Campus Climate Challenge cuts corn syrup consumption in name of conservation

Emily Lin-Jones

Campus Climate Challenge challenged its members to avoid consuming any products containing high fructose corn syrup last week. The challenge was the second in a series of week-long challenges the club has planned for the spring semester.

Credit: Faith Bernstein

Weekly challenges are a new addition to the club’s program this year, partially inspired by the restructuring of the organization’s leadership last semester. Unlike some of the club’s campus-wide initiatives, the challenges are more internally directed.

“It’s not really a public thing,” said sophomore Jenni Doering, a member of the club. “I think these challenges that we’re doing are more for our club unity, and just keeping us on track and thinking about these issues and being conscious of these things outside of the weekly meeting that we have.”

High fructose corn syrup is a sweetener present in many processed foods manufactured in the United States. In recent years, it has been under attack from health advocates and environmentalists citing evidence of its harmful effect on both consumers and the environment.

“One of the big reasons is because it comes from corn, which is now a major monocrop in America, and a lot of environmentalists are upset over the fact that corn is being subsidized. The vast majority of it is sprayed with pesticides, because there’s no reason to make organic corn when you’re going to use it for high fructose corn syrup,” said Doering.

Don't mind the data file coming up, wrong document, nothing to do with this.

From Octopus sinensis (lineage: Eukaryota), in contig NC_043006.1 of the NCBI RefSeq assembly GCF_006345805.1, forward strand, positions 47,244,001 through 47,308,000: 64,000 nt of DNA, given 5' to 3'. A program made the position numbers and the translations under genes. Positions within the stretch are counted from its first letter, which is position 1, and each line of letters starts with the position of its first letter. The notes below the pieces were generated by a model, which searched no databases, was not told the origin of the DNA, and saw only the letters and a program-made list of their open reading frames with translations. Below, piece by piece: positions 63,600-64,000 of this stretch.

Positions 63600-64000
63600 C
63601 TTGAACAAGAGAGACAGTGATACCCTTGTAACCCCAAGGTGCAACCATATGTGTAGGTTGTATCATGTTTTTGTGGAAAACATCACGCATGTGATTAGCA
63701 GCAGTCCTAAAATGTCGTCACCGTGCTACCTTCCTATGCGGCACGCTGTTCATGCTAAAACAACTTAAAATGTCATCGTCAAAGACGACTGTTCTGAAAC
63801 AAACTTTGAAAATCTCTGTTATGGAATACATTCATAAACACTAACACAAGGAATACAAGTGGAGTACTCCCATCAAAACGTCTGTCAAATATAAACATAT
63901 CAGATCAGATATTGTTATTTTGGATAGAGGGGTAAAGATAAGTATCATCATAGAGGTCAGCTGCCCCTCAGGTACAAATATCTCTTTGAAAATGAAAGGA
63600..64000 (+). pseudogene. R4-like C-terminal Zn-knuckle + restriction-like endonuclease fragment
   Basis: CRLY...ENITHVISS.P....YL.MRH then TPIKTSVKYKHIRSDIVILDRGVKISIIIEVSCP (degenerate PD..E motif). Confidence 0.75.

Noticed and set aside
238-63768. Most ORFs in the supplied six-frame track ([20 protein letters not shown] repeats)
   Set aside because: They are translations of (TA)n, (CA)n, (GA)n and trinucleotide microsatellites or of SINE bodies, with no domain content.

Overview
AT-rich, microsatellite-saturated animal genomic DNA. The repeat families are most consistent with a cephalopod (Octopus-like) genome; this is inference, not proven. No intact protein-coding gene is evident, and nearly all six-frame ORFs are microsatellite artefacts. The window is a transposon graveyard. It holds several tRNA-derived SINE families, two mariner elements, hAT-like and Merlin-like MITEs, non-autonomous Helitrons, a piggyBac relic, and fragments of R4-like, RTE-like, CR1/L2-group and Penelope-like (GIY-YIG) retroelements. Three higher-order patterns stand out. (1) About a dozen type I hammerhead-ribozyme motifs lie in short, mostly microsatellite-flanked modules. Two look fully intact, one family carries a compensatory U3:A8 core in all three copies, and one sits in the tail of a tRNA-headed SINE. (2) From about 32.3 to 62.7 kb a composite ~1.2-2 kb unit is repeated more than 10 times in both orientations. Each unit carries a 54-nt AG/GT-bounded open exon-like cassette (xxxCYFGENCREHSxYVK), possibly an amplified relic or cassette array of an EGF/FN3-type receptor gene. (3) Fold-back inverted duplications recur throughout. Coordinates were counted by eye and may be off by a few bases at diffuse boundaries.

Monocropping, the practice of cultivating a single type of crop on the same land over a long period of time, has long been the bane of environmental advocates, due to its damaging effect on soil ecology and sustainability. Additionally, excessive consumption of high fructose corn syrup has been linked to obesity, heart disease and diabetes.

The list of corn-syrup-heavy foods to avoid includes soda, yogurt, cereals, breads and ketchup. Junior Natalie Jamerson, another member of the club participating in the challenge, noted that certain processed foods are the main culprits of high fructose corn syrup in most diets.

“As a vegan who relies heavily on veggies, beans and the like, I don’t frequently encounter high fructose corn syrup in what I choose to cook for myself,” she said. “But smaller things like cereals and condiments can sneak in under the radar, so it’s important to be watchful for that.”

Doering observed that the homemade salad dressings and sauces in the dining hall could make life easier for those challenge participants on a meal plan.

“Mostly it’s in processed food, and we don’t have much processed food––which is really lucky––in the dining hall,” she said.

Roger Edens, general manager of Bon Appétit at Whitman, confirmed that dining halls try to avoid providing students with corn-syrup-rich products.

Credit: Faith Bernstein

“We are no fan of high fructose corn syrup and periodically look through our shelves to see what might have crept in. Since we cook almost everything from scratch, it is fairly easy for us to look at what is left,” he said in an email. “[If] we find things that contain high fructose corn syrup, we trade them for a product that doesn’t, if we can.”

The preceding challenge encouraged members not to use plastic or paper cups for a week, while the following challenge for next week asks members to limit their power usage.

“[Club] members are actively pursuing a more sustainable lifestyle, so it is equally valuable to make decisions about how we choose to act and what we choose to eat,” said Jamerson. “Having a personal goal for the week brings us closer together and reminds us to be constantly vigilant environmental stewards.”